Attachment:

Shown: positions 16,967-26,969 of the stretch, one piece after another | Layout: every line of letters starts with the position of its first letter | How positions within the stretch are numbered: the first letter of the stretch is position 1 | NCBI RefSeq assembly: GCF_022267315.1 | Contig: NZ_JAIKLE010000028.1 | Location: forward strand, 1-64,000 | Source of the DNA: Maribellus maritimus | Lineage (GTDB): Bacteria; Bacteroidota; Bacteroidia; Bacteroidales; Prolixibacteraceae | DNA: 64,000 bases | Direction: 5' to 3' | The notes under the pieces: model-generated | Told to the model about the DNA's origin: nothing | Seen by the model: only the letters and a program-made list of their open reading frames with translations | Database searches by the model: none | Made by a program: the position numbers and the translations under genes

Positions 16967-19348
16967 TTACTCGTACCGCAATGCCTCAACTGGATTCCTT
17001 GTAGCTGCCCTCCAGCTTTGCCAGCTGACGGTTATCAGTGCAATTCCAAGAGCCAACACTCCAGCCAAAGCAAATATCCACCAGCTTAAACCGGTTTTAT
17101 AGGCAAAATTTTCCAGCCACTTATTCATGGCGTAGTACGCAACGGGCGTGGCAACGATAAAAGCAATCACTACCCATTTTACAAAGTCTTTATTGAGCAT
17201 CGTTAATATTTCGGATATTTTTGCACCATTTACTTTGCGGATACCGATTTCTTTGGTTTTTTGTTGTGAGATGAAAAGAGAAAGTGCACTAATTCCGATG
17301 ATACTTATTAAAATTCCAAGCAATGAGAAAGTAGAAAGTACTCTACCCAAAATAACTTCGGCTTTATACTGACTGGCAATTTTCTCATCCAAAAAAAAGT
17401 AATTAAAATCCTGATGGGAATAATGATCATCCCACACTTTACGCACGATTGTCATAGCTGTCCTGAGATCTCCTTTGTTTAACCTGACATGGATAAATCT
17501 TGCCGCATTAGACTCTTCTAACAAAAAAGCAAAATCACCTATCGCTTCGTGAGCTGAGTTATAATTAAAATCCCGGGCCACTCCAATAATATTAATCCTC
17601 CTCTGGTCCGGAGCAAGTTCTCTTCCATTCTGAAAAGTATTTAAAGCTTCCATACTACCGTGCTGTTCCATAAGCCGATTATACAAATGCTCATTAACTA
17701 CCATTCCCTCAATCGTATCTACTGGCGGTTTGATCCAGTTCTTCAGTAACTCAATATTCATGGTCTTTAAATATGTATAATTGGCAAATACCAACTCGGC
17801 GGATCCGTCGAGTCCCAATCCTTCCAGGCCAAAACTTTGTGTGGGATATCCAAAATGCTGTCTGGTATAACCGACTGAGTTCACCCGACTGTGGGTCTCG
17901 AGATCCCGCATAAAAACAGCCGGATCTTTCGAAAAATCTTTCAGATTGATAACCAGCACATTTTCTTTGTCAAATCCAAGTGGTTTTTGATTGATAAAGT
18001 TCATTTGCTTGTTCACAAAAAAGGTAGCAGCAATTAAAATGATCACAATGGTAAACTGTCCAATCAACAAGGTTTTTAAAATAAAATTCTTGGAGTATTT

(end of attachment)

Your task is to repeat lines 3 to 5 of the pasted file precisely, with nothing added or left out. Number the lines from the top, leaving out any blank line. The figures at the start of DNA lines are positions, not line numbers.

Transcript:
16967 TTACTCGTACCGCAATGCCTCAACTGGATTCCTT
17001 GTAGCTGCCCTCCAGCTTTGCCAGCTGACGGTTATCAGTGCAATTCCAAGAGCCAACACTCCAGCCAAAGCAAATATCCACCAGCTTAAACCGGTTTTAT
17101 AGGCAAAATTTTCCAGCCACTTATTCATGGCGTAGTACGCAACGGGCGTGGCAACGATAAAAGCAATCACTACCCATTTTACAAAGTCTTTATTGAGCAT